The score was 9 to 2 but Ottawa might have increased its proportions had they set to work to run up a score on the men who had travelled 4,000 miles from the far north in quest of the trophy. During the first twenty minutes of play, the challenging team made a remarkably fine showing against the champions, but after that they gradually faded away and were never seriously in the running, indicating that the chief fault with the team is that they are not in condition to stand the test of a hard battle after their long trip of 23 days from the north. While defeated to-night, it is undoubtably the fact that the team will be a different proportion in the second game on Monday.[3]

Sources:

  • The Globe. January 14, 1905. p. 21. 
  • Fischler(1990), pg. 261

Game Two

Dawson at Ottawa, January 16, 1905
Ottawa 23 P Dawson 2
Dave Finnie G Albert Forrest
Harvey Pulford P Jim Johnstone
Arthur Moore CP Lorne Hanna
Harry Westwick 5 RO Dave Fairburn
Frank McGee 14 C Hector Smith 2
Alf Smith 3 RW George Kennedy
Frank White 1 LW Norman Watt
Referee - E. Butterworth, Ottawa

Source: Coleman, pg. 112

Report after the overwhelming defeat.
After the second game, The Globe reported:

The visiting team was outclassed to-night quite as decisively as the score indicates. In fact had it not been for the fact of Forrest's presence in the Dawson goal the score against them might have been a great deal larger. Ottawa simply skated away from them at the whistle, and continued to pile up the goals with a merciless monotonous regularity which was farcical in the extreme.[4]

Sources:

  • The Globe. January 17, 1905. p. 12. 
  • Fischler(1990), pg. 261

After the series, Ottawa held a banquet for Dawson City at the Ottawa Amateur Athletic Association (OAAA) clubhouse. After the banquet the Stanley Cup was drop kicked into the frozen Rideau Canal. It was retrieved the next day.

Ottawa vs. Rat Portage[edit]

In March 1905, the Rat Portage Thistles issued another challenge to the Senators. McGee did not play in the first game and the Thistles crushed Ottawa, 9–3. However, he returned to lead the Senators to 4–2 and 5–4 victories in games two and three, respectively. McGee returned in game two, with his good forearm wrapped in a cast, and only a light bandage on his broken wrist, to decoy the Thistles. Alf Smith scored three goals in game two on slow ice, which the Thistles claimed was salted to slow down the Thistles. There was hard ice in game three, and the lead exchanged hands several times. The Thistles led 2–1 at halftime and 3–2 midway through the second half. Ottawa took a 4–3 lead, before Tom Phillips scored his third of the game to tie the score. However, McGee came through with the winning score late in the game to win it for Ottawa.[5]

Date Winning Team Score Losing Team Location
March 7, 1905 Rat Portage Thistles 9–3 Ottawa Senators Dey's Arena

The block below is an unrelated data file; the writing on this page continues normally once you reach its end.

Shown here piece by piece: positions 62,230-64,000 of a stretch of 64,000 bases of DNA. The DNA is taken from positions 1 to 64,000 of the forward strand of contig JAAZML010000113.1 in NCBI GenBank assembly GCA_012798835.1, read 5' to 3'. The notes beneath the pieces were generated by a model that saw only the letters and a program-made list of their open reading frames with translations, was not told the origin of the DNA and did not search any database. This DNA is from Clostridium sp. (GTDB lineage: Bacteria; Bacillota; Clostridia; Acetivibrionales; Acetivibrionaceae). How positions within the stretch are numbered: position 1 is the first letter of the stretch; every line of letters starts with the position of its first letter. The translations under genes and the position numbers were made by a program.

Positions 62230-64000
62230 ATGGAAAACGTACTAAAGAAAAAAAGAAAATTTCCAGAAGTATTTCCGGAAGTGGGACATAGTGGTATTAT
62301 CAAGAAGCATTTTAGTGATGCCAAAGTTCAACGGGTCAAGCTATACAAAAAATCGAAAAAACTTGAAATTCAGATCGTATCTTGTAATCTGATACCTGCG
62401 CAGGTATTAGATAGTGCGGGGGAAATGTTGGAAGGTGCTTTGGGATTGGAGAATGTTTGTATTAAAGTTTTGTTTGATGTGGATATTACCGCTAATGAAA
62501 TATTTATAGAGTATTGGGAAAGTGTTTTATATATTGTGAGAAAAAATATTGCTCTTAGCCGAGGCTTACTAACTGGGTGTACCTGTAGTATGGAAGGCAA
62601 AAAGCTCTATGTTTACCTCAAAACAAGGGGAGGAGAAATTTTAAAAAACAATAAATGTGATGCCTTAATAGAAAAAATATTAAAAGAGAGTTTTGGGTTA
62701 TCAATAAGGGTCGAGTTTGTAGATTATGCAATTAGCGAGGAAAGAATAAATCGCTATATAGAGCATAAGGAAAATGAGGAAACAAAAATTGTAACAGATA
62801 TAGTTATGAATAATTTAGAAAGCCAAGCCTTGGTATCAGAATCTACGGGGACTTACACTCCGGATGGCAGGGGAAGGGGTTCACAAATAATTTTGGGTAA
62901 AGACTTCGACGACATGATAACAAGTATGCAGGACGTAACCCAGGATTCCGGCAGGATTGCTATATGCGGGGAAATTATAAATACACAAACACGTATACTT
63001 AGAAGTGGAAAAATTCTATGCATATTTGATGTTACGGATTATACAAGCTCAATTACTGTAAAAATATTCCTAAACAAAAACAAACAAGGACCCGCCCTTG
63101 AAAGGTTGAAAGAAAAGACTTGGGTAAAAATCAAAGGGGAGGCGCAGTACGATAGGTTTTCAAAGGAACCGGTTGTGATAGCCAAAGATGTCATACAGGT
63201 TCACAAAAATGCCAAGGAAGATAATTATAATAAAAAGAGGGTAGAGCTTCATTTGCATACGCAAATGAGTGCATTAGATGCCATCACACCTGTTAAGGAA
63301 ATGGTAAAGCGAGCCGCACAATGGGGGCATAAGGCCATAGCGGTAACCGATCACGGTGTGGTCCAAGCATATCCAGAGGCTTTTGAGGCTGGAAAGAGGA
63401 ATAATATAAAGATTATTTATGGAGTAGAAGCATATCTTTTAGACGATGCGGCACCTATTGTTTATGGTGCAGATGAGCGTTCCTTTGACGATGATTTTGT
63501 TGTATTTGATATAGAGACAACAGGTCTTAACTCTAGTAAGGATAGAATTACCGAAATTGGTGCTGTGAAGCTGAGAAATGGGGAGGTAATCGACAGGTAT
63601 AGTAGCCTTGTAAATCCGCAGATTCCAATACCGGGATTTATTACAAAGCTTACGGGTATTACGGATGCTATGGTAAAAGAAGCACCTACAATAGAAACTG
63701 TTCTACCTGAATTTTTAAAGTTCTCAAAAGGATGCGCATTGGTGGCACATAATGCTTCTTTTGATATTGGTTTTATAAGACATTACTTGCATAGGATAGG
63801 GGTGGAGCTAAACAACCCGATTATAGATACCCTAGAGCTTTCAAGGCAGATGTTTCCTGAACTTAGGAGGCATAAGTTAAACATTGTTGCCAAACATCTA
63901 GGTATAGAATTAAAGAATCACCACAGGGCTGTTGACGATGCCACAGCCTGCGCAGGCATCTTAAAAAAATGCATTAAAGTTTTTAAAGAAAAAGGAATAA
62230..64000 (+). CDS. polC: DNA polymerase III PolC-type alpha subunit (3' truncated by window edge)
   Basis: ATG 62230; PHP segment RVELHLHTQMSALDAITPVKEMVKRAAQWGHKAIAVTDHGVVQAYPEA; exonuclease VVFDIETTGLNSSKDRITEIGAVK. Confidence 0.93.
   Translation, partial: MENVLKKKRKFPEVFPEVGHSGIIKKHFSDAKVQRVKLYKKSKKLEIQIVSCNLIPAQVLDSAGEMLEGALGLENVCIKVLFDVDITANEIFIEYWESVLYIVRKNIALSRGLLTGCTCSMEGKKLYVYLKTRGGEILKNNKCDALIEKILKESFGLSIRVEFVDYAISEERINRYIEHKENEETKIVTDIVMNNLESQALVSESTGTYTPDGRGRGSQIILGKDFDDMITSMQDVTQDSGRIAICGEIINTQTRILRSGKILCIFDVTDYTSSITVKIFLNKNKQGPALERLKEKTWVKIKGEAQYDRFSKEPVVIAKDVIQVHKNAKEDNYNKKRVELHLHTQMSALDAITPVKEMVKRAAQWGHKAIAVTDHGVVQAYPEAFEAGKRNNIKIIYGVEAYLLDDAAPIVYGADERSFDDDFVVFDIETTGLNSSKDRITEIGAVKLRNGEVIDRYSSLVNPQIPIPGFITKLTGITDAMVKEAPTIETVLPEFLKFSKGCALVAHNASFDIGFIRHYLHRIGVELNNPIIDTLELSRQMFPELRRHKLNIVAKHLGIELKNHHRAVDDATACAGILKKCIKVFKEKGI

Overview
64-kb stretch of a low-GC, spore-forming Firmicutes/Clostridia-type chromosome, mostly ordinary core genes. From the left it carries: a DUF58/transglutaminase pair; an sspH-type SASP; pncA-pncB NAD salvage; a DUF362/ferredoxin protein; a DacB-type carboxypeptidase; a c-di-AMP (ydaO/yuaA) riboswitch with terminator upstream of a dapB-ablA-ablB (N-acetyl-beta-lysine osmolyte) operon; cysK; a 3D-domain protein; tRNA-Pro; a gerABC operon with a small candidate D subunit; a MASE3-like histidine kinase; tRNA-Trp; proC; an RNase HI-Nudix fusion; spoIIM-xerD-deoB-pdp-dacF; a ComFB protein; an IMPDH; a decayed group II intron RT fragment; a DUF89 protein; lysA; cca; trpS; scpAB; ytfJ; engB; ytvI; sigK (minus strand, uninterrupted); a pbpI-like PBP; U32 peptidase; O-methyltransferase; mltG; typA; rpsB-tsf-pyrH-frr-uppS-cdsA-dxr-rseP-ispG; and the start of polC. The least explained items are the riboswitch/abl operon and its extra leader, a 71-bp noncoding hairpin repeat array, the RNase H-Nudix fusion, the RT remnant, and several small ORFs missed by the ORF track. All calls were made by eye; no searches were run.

March 9, 1905 Ottawa Senators 4–2 Rat Portage Thistles
March 11, 1905 Ottawa Senators 5–4 Rat Portage Thistles
Ottawa wins best-of-three series two games to one.

Ottawa Hockey Club 1905 Stanley Cup champions[edit]

Roster

  Centres
  Wingers
  Defencemen
  Goaltenders


&-Missing from the team picture first name unknown.

  Coaching and administrative staff
  • G.P. Murphy (President)†, Robert Shillington (Manager)
  • Patrick Baskerville (Treasurer), Thomas D'Arcy McGee (Secretary)
  • Halder Kirby (Club Doctor), David Barred (Team Dentist)
  • Llewellyn Bates, John Proctor "J.P." Dickson, Martin Rosenthal, Charles Sparks (Directors)
  • Pete Green (Trainer), Mac MacGilton (Ass't Trainer)

Stanley Cup engraving

Weldy Young, a former member of the Ottawa team in the 1890s, and the captain of the Dawson City team, engraved his name on the Cup with a pen knife. He had missed playing for Dawson as he was working in the federal election, although he did arrive in Ottawa during the series.[6]

See also[edit]

References and notes[edit]

  • Coleman, Charles L. (1966). The Trail of the Stanley Cup, Vol. 1, 1893–1926 inc. NHL. 
  • Fischler, Stan (1990). Golden ice : the greatest teams in hockey history. Toronto: McGrawHill Ryerson. ISBN 0-07-549963-0. 
  • Podniecks, Andrew (2004). Lord Stanley's Cup. Fenn Publishing Company, Ltd. 
  • Shea, Kevin; Wilson, John Jason (2006). Lord Stanley: The Man Behind the Cup. Fenn Publishing Company, Ltd. ISBN 1-55168-281-8. 
  1. ^ "History of McGee's Inn: Frank McGee, the hockey legend". McGee's Inn Bed & Breakfast - Ottawa, Ontario, Canada, Website. Retrieved 16 May 2011. 
  2. ^ Reddick, Don. "Dawson City, Yukon · Friday, March 7, 1997:The Genesis of Dawson City's challenge". Klondike Sun. Retrieved 2008-10-31. 
  3. ^ The Globe. January 14, 1905. p. 21. 
  4. ^ The Globe. January 17, 1905. p. 12. 
  5. ^ Zweig 2012, p. 301.
  6. ^ Shea and Wilson(2006), pg. 430
Preceded by
Ottawa Hockey Club
1904
Ottawa Hockey Club
Stanley Cup Champions

1905
Succeeded by
Ottawa Hockey Club
January, 1906
Preceded by
1904 FAHL season
FAHL seasons
1904–05
Succeeded by
1905–06 FAHL season